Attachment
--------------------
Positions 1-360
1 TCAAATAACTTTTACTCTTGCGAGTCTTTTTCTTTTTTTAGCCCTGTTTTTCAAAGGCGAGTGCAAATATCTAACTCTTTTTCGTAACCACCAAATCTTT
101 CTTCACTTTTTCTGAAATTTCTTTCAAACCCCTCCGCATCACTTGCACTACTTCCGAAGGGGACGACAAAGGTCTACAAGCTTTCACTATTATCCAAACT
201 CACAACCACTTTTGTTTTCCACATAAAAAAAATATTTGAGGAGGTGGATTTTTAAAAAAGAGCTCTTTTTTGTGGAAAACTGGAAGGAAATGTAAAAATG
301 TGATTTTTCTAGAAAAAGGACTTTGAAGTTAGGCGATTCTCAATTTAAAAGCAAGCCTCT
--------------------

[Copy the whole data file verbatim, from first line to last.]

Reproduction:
Positions 1-360
1 TCAAATAACTTTTACTCTTGCGAGTCTTTTTCTTTTTTTAGCCCTGTTTTTCAAAGGCGAGTGCAAATATCTAACTCTTTTTCGTAACCACCAAATCTTT
101 CTTCACTTTTTCTGAAATTTCTTTCAAACCCCTCCGCATCACTTGCACTACTTCCGAAGGGGACGACAAAGGTCTACAAGCTTTCACTATTATCCAAACT
201 CACAACCACTTTTGTTTTCCACATAAAAAAAATATTTGAGGAGGTGGATTTTTAAAAAAGAGCTCTTTTTTGTGGAAAACTGGAAGGAAATGTAAAAATG
301 TGATTTTTCTAGAAAAAGGACTTTGAAGTTAGGCGATTCTCAATTTAAAAGCAAGCCTCT